Hefty fine and reparation over Speights Brewery elevator death
Kone Elevators Limited has been fined $50,000 and ordered to pay a further $91,800 in reparation and to cover economic loss, after a contractor was killed when the Speights Brewery lift car he was working in fell about 16 metres.
Ralph Ashenhurst, who was a self-employed engineering contractor, died in hospital two days after the March 31 2014 incident.
Mr Ashenhurst was de-commissioning a small passenger lift when it plunged to the ground. To allow the work to be undertaken a ‘Tirak hoist’ had been installed - and its steel wire suspension cable failed.
A WorkSafe New Zealand investigation found that the mounting of the hoist to the lift car had disabled the lift’s safety gear, which should have kicked in when the lift fell at speed.
Kone also failed to require contractors to comply with its own standard pre-work safety inspections. Kone did not supply any installation documentation or checklist with the hoist and the operation of its safety gear was not checked.
Kone pleaded guilty to one charge under sections 18(1)(b) and 50(1)(a) of the Health and Safety in Employment Act and was sentenced yesterday in the Dunedin District Court. Section 18 requires that a principal must take all practicable steps to ensure that no contractor is harmed while doing work that they were engaged to do.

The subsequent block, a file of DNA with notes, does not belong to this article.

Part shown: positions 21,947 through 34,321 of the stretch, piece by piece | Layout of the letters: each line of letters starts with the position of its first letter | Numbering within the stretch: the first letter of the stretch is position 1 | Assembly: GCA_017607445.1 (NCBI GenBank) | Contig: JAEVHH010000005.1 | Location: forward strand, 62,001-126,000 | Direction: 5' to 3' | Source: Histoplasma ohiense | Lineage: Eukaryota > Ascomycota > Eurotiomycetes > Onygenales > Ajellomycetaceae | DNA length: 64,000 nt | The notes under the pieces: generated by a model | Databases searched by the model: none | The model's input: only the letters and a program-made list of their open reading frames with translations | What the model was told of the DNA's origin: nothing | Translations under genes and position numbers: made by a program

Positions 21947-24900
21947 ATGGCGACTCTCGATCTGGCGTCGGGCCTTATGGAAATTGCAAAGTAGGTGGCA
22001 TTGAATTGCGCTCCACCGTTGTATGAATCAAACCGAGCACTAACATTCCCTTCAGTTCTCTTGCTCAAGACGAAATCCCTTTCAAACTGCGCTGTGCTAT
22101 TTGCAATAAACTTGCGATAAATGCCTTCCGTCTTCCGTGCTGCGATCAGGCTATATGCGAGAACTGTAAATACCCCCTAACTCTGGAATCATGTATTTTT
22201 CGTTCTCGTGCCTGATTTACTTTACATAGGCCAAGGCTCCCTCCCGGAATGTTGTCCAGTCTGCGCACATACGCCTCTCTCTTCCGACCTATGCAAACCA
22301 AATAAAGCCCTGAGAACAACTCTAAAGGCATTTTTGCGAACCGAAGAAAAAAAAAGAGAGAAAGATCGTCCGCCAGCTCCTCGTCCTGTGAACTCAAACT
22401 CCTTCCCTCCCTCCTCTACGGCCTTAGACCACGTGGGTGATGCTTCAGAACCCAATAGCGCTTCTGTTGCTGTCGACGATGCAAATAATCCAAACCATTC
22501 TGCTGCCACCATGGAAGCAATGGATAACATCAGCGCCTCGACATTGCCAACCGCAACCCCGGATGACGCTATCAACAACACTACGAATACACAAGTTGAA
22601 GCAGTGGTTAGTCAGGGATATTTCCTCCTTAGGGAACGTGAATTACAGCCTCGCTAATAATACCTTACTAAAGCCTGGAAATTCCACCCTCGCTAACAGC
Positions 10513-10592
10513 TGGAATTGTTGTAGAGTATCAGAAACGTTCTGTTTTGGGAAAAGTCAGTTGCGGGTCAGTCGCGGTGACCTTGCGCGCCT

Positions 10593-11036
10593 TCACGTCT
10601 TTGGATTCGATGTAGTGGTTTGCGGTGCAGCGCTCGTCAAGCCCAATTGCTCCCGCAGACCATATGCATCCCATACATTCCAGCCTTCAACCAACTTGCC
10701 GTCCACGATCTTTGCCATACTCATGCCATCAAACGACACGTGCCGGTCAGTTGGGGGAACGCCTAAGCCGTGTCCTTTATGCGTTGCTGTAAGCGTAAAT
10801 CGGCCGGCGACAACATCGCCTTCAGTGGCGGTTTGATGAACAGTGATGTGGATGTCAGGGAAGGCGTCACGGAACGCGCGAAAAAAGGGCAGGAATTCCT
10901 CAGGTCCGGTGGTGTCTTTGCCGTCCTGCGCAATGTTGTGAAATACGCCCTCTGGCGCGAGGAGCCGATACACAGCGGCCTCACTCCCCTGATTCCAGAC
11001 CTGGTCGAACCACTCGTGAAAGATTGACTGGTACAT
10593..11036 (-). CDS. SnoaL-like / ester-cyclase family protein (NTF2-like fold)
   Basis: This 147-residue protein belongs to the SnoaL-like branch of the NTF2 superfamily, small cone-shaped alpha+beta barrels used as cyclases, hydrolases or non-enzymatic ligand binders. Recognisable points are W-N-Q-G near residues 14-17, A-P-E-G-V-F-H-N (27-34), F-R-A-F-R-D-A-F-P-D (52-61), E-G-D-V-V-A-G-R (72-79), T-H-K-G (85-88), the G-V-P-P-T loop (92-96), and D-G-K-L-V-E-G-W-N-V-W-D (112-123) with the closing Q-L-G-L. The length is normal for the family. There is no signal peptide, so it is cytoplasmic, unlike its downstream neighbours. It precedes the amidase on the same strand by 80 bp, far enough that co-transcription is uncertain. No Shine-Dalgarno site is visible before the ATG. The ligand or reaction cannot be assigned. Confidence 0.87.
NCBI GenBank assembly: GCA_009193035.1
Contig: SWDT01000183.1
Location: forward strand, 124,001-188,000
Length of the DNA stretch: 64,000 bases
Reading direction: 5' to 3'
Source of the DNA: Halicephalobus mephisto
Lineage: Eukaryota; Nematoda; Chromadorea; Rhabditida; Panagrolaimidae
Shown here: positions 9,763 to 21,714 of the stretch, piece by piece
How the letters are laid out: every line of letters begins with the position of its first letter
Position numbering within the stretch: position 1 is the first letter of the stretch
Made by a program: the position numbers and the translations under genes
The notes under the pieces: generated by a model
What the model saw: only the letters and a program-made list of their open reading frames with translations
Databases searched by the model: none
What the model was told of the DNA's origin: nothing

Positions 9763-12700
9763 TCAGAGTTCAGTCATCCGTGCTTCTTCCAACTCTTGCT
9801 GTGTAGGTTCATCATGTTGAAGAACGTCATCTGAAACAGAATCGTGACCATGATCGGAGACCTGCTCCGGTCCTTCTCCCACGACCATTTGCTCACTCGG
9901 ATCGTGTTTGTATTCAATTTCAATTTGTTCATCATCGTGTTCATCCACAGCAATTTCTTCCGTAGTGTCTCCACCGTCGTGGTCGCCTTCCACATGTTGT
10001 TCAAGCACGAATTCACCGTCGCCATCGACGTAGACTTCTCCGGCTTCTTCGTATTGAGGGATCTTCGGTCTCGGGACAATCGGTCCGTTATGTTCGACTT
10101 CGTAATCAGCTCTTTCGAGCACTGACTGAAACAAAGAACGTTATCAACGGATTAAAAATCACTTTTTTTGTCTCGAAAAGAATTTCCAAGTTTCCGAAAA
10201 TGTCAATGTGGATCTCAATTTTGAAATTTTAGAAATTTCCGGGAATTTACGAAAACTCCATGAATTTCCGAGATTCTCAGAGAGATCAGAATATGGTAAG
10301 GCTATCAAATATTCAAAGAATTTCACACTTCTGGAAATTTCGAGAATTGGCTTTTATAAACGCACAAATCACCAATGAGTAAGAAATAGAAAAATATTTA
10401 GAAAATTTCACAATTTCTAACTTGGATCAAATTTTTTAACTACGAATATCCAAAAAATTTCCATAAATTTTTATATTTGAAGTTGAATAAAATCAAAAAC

WorkSafe’s chief inspector, Keith Stewart, says neither WorkSafe nor Kone could establish exactly why the steel cable broke.
“But no matter why the cable failed, the lift’s safety gear failed and didn’t engage to stop the falling lift car. If proper safety checks had been done following the installation of the hoist they would have identified that the mounting of the hoist had disabled the lift’s safety gear.
“Kone should have ensured that its contractors had a proper safety system, which included all necessary safety checks of equipment. That would have included a check on the lift’s own safety gear – particularly after the hoist was installed.
“If you’re working in a dangerous environment safety checks are not optional. They’re there to save lives and in this case the lack of proper safety checks had tragic consequences,” says Keith Stewart.